In closely-held businesses, it is common for owners to also work as employees. Often, their primary source of income is not from distributions of the business’ profit, but rather their regular salary. This is particularly true for service professions such as accountants, consultants, and medical professionals. The dual role of employee and owner can cause unexpected problems for a business when an owner-employee is terminated.
In a typical at-will employment relationship, an employer can fire an employee for any legal reason, or no reason at all. However, where employees are also owners of a closely held business, Minnesota law may give them a reasonable expectation of continued employment solely by virtue of their status as an owner. Minnesota law can impose liability on companies and majority owners for actions which violate the reasonable expectations of the owner (shareholder, member, or partner) of a closely-held business. In these cases, an employer who terminates an employee-owner for poor performance or misconduct may face an unexpected lawsuit for breach of fiduciary duty and wrongful termination. These claims carry the risk of significant damages, are expensive to defend and are often (but not always) outside the scope of insurance coverage.
The termination of an employee-owner also raises questions about their continued ownership interest. Many businesses assume that an employee-owner who is terminated from employment will automatically have his or her ownership interest terminated, and can be excluded from management of the business. In fact, absent an agreement to the contrary, an employee-owner who is terminated will usually still have the right to remain an owner of the company, along with an ongoing right to request information about the company and vote on matters that come before the owners. This can be particularly problematic if the terminated employee finds a new job and begins to compete with the business.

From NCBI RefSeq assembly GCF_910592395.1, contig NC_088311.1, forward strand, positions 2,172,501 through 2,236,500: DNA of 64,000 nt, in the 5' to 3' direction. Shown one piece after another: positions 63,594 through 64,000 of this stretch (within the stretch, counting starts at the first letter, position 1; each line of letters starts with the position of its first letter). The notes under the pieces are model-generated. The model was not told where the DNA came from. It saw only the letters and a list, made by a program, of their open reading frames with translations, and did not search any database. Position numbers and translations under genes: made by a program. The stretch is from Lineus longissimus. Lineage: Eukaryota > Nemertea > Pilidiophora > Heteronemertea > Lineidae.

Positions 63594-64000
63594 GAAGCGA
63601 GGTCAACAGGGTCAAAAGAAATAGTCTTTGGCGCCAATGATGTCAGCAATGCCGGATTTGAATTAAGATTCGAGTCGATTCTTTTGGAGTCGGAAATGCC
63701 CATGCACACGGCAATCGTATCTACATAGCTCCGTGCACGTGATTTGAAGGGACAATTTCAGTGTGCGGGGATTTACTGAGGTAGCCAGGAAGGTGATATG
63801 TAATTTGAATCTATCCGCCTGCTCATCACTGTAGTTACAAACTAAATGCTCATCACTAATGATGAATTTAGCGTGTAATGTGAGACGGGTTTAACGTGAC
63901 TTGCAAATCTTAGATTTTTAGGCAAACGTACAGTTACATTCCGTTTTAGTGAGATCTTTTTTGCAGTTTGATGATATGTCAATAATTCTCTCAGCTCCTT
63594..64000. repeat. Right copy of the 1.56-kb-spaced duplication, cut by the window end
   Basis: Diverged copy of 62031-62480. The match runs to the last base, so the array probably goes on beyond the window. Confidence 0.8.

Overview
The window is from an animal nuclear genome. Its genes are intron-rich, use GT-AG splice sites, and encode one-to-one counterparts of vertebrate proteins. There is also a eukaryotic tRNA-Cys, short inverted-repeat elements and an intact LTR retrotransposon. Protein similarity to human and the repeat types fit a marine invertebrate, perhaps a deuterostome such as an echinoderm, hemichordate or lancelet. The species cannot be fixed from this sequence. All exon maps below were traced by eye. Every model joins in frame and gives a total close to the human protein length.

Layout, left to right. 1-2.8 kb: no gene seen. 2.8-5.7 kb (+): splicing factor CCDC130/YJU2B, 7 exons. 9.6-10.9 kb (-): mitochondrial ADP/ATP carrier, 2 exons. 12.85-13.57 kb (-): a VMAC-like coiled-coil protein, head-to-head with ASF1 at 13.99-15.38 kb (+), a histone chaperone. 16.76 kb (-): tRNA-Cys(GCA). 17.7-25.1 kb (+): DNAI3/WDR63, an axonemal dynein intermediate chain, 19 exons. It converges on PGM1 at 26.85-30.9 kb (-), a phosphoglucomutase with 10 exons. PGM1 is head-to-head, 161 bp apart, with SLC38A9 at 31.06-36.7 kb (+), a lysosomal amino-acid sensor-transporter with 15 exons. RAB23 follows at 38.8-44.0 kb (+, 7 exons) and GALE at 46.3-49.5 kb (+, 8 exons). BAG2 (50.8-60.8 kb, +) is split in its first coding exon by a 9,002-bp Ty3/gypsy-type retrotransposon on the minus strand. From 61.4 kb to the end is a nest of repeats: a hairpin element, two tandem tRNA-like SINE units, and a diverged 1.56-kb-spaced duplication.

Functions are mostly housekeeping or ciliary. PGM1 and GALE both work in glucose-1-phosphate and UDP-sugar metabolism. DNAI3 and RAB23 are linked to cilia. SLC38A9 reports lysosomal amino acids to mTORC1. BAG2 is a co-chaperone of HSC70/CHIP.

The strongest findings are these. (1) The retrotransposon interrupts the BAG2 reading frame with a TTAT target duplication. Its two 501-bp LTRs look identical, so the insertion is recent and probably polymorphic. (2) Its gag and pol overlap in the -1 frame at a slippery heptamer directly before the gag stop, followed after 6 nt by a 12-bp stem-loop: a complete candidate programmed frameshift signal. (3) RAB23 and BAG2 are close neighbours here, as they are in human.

The Importance of Clear Documentation
There are solutions to this issue. Under Minnesota law, written agreements between owners are presumed to reflect the reasonable expectations of the owners concerning the matter they cover. Thus, the employee-owner and business can enter into contracts that clearly describe the circumstances in which an employee-owner can be terminated, what impact that termination will have on ownership or management rights and (if termination of employment results in termination of ownership as well) how the ownership interest will be redeemed.
Most small businesses know that they should have these documents. They may have even exchanged drafts and participated in meetings to try to agree on terms. However, because they want to save money for growing the business, or simply don’t have time to focus on legal documentation, they leave the drafts incomplete and unsigned or fail to have the documents reviewed by an experienced attorney. Unfortunately, when the dispute ultimately comes up, an unsigned draft or an incomplete agreement may not be worth the paper it’s printed on. Experience tells us that employee-owners are rarely willing to sign legal documents that limit or waive rights once disputes are already brewing. The best time to reach an agreement about the terms of an employee-owner’s relationship with the business is at the outset of the business, or at least while all of the owners are getting along and working in the same direction.